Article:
I know many of you would have expected the weekly blog written by Chief Executive Joe Rafferty, but he’s kindly let me step in this week to discuss our plans to mark International Year of the Nurse and Midwife, the 200th anniversary of the birth of Florence Nightingale. What a year to be a nurse in Mersey Care, so let’s shout about all the great things nurses do every day from the rooftops!
There are a lot of national events planned, but here at Mersey Care we wanted to organise our own programme to celebrate how important nurses, midwives and allied health professionals are within our Trust and how they touch each and every one of our lives.
Most of us will have been brought into the world with the help of a midwife, while we will all have had occasions when we’ve had to call on the expertise, compassion and care of a nurse whether that’s for ourselves, our children, or relatives during the course of our lives.
I’m very proud to represent this Trust as Executive Director of Nursing and believe the core values of nursing are very much in my blood. I have spent my whole career in nursing as have many members of my family. My daughter is also a nurse and I have sisters who work as a midwife and an allied health professional, while my granddaughter may also follow suit.
The nursing profession has changed considerably since I trained as a student nurse more years ago than I care to remember, but it remains one of the most important roles within the NHS. Just think of the number of different nurse disciplines within Mersey Care – we have community mental health nurses, district nurses, learning disability nurses, school nurses, dental health nurses and the many specialist nurses to name just a few.
We have invested in our workforce with new career pathways within our nursing structure. The development of advanced clinical practitioners and both nursing and AHPs are part of the redesign, are the future for our patients across inpatients and our community. Mersey Care has embraced the benefits of the new skills that associated nurses will bring for our teams and patients. There are 14 qualified associated nurses who joined the NMC register in March 2019 and we’ve committed to train 130 associated nurses with the latest cohort of 68, who will start their training in March.
Every single nurse, no matter what discipline, makes such a difference to their patients, sometimes at the most vulnerable moments of their lives. We aim to celebrate the expertise, compassion, professionalism, empathy and care that each and every one of you provide.
Further details about all our plans for ‘International Year of the Nurse and Midwife’ will be confirmed to staff as soon as we finalise them, but I do have a couple of dates for diaries already. To mark International Nurse’s Day on 12 May we will be holding a conference at Aintree Racecourse when I will share the new clinical strategy.
Liverpool is of course, a perfect place to stage celebrations for International Nurse’s Day because it is the birthplace of district nursing where Florence Nightingale offered guidance towards the establishment of the first scheme of its type in the country in the nineteenth century.
We’re still embracing the need to be at the forefront of changes to nursing and midwifery even now and, as a Trust, I’m proud of how our teams and services have embraced our existing Trust accreditation system in the form of quality review self-assessments and service reviews.
By embracing that system, the majority of our teams and services are now rated green (good) for quality reviews. We want to build on this success and provide support for teams and services to strive towards achieving ‘outstanding’ and then ‘excelling’ status.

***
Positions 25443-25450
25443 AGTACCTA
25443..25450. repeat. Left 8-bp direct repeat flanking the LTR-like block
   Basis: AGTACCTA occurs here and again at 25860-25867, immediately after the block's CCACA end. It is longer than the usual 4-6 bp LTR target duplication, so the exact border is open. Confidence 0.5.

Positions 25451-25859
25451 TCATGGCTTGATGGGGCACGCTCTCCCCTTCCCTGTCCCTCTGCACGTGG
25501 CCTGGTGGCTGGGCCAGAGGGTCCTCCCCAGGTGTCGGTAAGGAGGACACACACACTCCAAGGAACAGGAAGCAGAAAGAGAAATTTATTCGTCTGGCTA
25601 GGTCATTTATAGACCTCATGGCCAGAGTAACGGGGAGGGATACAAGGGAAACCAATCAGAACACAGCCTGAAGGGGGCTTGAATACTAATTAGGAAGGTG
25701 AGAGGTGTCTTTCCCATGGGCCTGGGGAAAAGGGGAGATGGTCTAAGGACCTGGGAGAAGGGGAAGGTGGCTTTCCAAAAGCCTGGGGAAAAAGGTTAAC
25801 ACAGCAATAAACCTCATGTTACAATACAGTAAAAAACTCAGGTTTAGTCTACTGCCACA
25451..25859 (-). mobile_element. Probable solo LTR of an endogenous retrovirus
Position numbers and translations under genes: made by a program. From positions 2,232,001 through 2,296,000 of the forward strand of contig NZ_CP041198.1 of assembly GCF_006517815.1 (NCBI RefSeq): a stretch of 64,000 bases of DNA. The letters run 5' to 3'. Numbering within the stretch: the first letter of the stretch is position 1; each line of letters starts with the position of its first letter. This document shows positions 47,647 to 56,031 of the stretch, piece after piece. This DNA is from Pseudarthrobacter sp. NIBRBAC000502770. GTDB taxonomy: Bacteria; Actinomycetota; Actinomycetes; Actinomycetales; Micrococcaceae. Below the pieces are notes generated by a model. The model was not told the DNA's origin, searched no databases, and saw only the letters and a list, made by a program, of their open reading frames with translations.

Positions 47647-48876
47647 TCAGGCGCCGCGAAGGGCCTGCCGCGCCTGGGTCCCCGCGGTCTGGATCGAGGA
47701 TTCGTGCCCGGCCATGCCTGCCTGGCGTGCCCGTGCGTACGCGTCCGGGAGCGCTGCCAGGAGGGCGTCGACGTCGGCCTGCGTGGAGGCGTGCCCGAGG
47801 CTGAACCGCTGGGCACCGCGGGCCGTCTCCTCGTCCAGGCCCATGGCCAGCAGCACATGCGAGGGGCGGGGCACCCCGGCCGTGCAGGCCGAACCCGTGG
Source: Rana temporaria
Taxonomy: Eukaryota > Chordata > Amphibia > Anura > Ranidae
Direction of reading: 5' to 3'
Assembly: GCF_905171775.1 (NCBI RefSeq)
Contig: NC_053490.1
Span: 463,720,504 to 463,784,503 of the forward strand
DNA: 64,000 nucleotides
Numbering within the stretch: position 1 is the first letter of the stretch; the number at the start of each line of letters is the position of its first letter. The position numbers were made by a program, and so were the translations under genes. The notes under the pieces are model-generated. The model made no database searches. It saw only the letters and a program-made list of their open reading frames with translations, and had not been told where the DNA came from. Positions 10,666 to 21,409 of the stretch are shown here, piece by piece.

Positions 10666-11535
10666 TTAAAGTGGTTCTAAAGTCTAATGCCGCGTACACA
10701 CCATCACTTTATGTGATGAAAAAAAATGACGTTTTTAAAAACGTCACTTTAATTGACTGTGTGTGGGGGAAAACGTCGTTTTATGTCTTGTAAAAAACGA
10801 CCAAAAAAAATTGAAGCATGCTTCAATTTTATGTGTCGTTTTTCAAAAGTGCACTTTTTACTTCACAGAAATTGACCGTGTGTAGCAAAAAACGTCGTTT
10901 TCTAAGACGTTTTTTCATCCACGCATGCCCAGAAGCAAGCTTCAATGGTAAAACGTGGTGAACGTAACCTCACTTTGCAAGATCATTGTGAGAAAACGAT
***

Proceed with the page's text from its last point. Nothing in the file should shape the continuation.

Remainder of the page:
I’m confident from working with our clinicians that our divisions can achieve this. To take this forward the accreditation system has been revised and full details will be communicated via ‘yourNews’ and through divisions in forthcoming weeks.
The strategy, which will be put before the Board of Directors at the end of March, is going through an extensive consultation period and, once approved, will provide a framework for our models of care.
In keeping with the ‘Year of the Nurse’ celebrations, we have decided to announce a special presentation at that conference this year, the Florence Nightingale Award for the outstanding nurse in the Trust. The criteria and how to enter will be provided to you in due course.
The other date for the diary is 22 April when we will be hosting our second Clinical Senate. I know many of you enjoyed last year’s event, which can be seen here, and once again more details will be provided as soon as arrangements are finalised.
Those of you who are active on social media will know that Mersey Care has started sharing stories of our nurses on how they feel about their job and why they have chosen their career. You’ll be able to follow those posts by looking for Mersey Care NHS Foundation Trust on Facebook or following @Mersey_Care on Twitter.
NHS England and Improvement are also gathering people stories to showcase as wide a cross section of England’s nurses and midwives as possible, as illustrated here. If staff wish to be involved and share their story they can complete the form and return it to firstname.lastname@example.org and encourage other nurses (or midwives) you know to do the same.
I’ll be in touch with you all again soon to inform you of further events and provide information on how you can get involved. Most nurses, by their very nature, do not try to grab the limelight, and focus all their attention on caring for patients, service users and carers.
I’d like you all to put that to one side, even if it’s just for 2020, and revel in the recognition you’re all deservedly receiving. It’s a great year to be a nurse or midwife, so let’s come together and celebrate what we do.
Trish Bennett, Executive Director of Nursing